Killeen, Texas (CNN) -- [Breaking news alert, 7:33 a.m.]
Fort Hood shooter Ivan Lopez was part of the National Guard in Puerto Rico, National Guard spokeswoman Ruth Diaz said Thursday.
[Previous story, 5:34 a.m.]
The name has been seared in our collective memory since a soldier went on a deadly shooting spree there in 2009.
On Wednesday, it happened again.
Specialist Ivan Lopez went from one building at the sprawling Texas military base to a second, firing a .45 caliber handgun—killing three people and wounding 16 more.
Then the 34-year-old Iraq vet put the gun to his head and pulled the trigger, ending his life and taking with him the reasons for his action.
Authorities are downplaying terrorism—although they haven’t ruled it out until the investigation is complete.
“There are initial reports there may have been an argument in one of the unit areas,” Lt. Gen Mark Milley, the post’s commanding general, told reporters late Wednesday.
Officers picked up Lopez’ wife at their apartment near the base in Killeen, and she was cooperating with law enforcement, an FBI official told CNN.
The man, whom a neighbor said often gave her a friendly wave, was plagued by multiple mental health issues.
Lopez was new on the base, having only arrived there in February. He, his wife and their small daughter moved into their apartment a little more than a week before the shooting.
They were a normal couple, said neighbor Xanderia Morris. “They would smile whenever they’d see someone,” she said.
But behind Lopez’ smile lay intense emotional torment—of depression, anxiety and other psychiatric disorders. He was receiving treatment and medication, Milley said.
He served for four months in Iraq in 2011. And while army records don’t show him as having been wounded there, Lopez himself reported that he had suffered a traumatic brain injury, Milley said.
He was undergoing diagnosis procedures for Post-Traumatic Stress Disorder (PTSD).
“He was not diagnosed, as of today, with PTSD,” Milley said.
Arriving at the diagnosis of the mental ailment that plagues so many war veterans takes time.
Brought a gun
Lopez carried out the killings with a privately owned gun—a .45 caliber Smith and Wesson semiautomatic pistol he purchased after arriving in Killeen.
When he took it onto the base, he was breaking the rules.
“If you have weapons and you’re on base, it’s supposed to be registered on base,” Milley said. “This weapon was not registered on base.”
In addition, people are not allowed to walk around with guns on a military base. They are required to store them in a secured armory.
Sequence of events
The exact sequence of events is not entirely clear. But around 4 p.m., Lopez walked into a building at the base and opened fire. He then got into a car, fired from the vehicle, walked into another building and fired again.
He killed three and wounded 16 -- all of them were army personnel.
Three of the wounded remained in critical condition early Thursday morning.
Authorities could not say whether Lopez knew his victims.
The shootings took place in the medical brigade and the transportation battalion buildings. Lopez was assigned to the 13th sustainment command, which deals with the logistical responsibilities for the post.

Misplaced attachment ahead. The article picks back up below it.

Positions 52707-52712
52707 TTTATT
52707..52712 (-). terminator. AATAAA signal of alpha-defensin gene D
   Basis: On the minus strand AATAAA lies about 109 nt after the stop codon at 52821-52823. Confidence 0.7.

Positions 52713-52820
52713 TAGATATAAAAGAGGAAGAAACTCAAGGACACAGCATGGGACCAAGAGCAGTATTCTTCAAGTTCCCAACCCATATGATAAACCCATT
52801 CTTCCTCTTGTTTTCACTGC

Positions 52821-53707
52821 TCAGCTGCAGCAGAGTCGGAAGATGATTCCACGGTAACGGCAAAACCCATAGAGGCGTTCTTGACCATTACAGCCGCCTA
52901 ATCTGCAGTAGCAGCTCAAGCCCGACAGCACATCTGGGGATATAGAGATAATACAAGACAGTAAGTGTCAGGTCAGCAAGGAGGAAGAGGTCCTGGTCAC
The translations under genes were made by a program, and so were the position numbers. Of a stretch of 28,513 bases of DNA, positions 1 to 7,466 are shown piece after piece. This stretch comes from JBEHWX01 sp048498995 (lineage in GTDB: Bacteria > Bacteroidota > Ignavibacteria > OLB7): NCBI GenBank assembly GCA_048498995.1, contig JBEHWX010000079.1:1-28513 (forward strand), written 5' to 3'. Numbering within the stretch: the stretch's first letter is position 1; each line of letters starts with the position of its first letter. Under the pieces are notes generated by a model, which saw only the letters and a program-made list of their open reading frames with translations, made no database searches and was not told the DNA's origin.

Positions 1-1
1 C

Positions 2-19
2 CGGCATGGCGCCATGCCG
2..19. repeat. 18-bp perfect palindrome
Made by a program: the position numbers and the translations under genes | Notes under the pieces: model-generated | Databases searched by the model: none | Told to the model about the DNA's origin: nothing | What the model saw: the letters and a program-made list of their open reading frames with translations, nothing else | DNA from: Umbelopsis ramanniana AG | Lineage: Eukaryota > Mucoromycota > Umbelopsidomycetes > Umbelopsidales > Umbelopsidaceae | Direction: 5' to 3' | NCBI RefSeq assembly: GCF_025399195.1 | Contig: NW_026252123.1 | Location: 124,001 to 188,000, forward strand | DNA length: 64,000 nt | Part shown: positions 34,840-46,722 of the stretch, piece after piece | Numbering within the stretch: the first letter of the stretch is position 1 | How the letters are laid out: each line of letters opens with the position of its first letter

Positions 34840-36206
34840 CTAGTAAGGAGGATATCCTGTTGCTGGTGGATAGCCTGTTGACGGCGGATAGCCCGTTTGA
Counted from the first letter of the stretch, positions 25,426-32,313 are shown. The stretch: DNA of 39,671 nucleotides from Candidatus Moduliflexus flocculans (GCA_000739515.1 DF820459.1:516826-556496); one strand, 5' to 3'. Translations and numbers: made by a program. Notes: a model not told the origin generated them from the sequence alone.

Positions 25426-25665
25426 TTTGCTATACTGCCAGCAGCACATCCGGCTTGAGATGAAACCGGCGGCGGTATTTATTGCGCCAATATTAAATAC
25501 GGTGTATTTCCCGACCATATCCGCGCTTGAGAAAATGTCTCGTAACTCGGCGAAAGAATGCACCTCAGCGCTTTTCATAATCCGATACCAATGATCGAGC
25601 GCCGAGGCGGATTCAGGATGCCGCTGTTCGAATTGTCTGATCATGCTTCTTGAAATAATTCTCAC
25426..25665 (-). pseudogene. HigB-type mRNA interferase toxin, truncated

The spree went on for about 15 to 20 minutes, Milley said.
The base housing more than 45,000 soldiers and nearly 9,000 civilian employees went on lockdown.
People were told to shelter in place.
Pvt. Dehlan Kay stayed in his barrack, as sirens went off.
“I’m doing good,” he told CNN’s Wolf Blitzer. “I’m just a little nervous on what’s happening.”
The all-clear wouldn’t go out for another six hours.
A horrifying revelation
At the Lopez apartment, his wife was watching reports of the shooting on TV.
She came out crying, said Morris, the neighbor.
“I’m just worried, I’m just worried,” Lopez’ wife told her. She hadn’t heard from her husband all afternoon.
“I tried to console her and comfort her, let her know everything was OK,” Morris said.
They had no idea who the shooter was at the time.
Then, a local TV station identified the gunman as Lopez.
The wife became “hysterical,” Morris said.
Ending his life
It took law enforcement about 15 minutes to respond to the gunfire, Milley said.
An officer confronted Lopez in a parking lot.
He reached under his jacket for his pistol, and put it to his head. He fired. Death by self-inflicted gun shot wound.
“It was clearly heroic what she did,” Milley said of the offier. “She did her job and she did exactly what we would expect of the U.S. military police.”
The last mass shooter
Here, Lopez’ actions differed from Fort Hood’s last mass shooter.
Army Maj. Nidal Malik Hasan survived after killing 13 people and injuring another 32 on November 5, 2009.
The former military psychiatrist openly told a court that he was on a terrorist mission.
During a hearing in June he said that he fired at soldiers preparing to deploy to Afghanistan to protect leading members of the Taliban.
Hasan was convicted of premeditated murder, and a military jury recommended that he be put to death.
Reporters prodded Milley about the 2009 shooting and Lopez’ rampage—a repeat tragedy.
But he would not entertain the notion.
“My reaction was not ‘not again here,’” he said. “My reaction was to immediately make sure we had a read on the casualties. Immediately secure the site. Immediately look for one or more shooters.”
But others were more introspective.
“As a community, it’s like you’ve been kicked in the gut. It can’t be happening again,” said Killeen Mayor Dan Corbin.
No community should have to experience such violence once, let alone twice, said John Cornyn, a U.S. senator from Texas.
“We’re heartbroken something like this might have happened again,” said President Obama, who was briefed by top defense and FBI leaders by phone while traveling on Air Force One.
Fort Hood has been resilient before, Gov. Rick Perry said. And it will again.